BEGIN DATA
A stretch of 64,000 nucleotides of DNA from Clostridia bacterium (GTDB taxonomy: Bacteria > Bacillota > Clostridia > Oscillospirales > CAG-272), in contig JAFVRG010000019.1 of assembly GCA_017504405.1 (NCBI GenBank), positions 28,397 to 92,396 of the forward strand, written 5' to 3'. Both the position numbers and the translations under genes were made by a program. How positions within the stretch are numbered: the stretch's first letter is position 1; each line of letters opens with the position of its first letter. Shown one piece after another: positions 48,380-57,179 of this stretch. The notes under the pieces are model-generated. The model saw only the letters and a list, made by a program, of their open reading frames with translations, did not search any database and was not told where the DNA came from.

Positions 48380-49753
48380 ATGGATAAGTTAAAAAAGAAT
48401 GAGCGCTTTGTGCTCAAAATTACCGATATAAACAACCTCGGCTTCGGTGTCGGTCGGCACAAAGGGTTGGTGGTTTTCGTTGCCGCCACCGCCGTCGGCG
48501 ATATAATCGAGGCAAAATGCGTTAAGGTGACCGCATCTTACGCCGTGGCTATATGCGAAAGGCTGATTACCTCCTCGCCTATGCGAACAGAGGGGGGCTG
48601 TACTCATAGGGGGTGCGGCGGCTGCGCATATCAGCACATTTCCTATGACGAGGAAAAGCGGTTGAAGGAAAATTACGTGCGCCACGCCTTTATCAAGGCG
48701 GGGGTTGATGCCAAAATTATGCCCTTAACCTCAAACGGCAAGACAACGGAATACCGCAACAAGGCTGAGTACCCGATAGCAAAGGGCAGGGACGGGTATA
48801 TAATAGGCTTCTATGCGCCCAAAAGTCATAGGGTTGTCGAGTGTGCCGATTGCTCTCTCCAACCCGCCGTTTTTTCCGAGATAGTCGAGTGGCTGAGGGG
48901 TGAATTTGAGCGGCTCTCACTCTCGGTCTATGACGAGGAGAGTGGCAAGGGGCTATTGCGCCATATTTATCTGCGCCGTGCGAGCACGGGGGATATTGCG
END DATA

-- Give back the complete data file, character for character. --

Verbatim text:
A stretch of 64,000 nucleotides of DNA from Clostridia bacterium (GTDB taxonomy: Bacteria > Bacillota > Clostridia > Oscillospirales > CAG-272), in contig JAFVRG010000019.1 of assembly GCA_017504405.1 (NCBI GenBank), positions 28,397 to 92,396 of the forward strand, written 5' to 3'. Both the position numbers and the translations under genes were made by a program. How positions within the stretch are numbered: the stretch's first letter is position 1; each line of letters opens with the position of its first letter. Shown one piece after another: positions 48,380-57,179 of this stretch. The notes under the pieces are model-generated. The model saw only the letters and a list, made by a program, of their open reading frames with translations, did not search any database and was not told where the DNA came from.

Positions 48380-49753
48380 ATGGATAAGTTAAAAAAGAAT
48401 GAGCGCTTTGTGCTCAAAATTACCGATATAAACAACCTCGGCTTCGGTGTCGGTCGGCACAAAGGGTTGGTGGTTTTCGTTGCCGCCACCGCCGTCGGCG
48501 ATATAATCGAGGCAAAATGCGTTAAGGTGACCGCATCTTACGCCGTGGCTATATGCGAAAGGCTGATTACCTCCTCGCCTATGCGAACAGAGGGGGGCTG
48601 TACTCATAGGGGGTGCGGCGGCTGCGCATATCAGCACATTTCCTATGACGAGGAAAAGCGGTTGAAGGAAAATTACGTGCGCCACGCCTTTATCAAGGCG
48701 GGGGTTGATGCCAAAATTATGCCCTTAACCTCAAACGGCAAGACAACGGAATACCGCAACAAGGCTGAGTACCCGATAGCAAAGGGCAGGGACGGGTATA
48801 TAATAGGCTTCTATGCGCCCAAAAGTCATAGGGTTGTCGAGTGTGCCGATTGCTCTCTCCAACCCGCCGTTTTTTCCGAGATAGTCGAGTGGCTGAGGGG
48901 TGAATTTGAGCGGCTCTCACTCTCGGTCTATGACGAGGAGAGTGGCAAGGGGCTATTGCGCCATATTTATCTGCGCCGTGCGAGCACGGGGGATATTGCG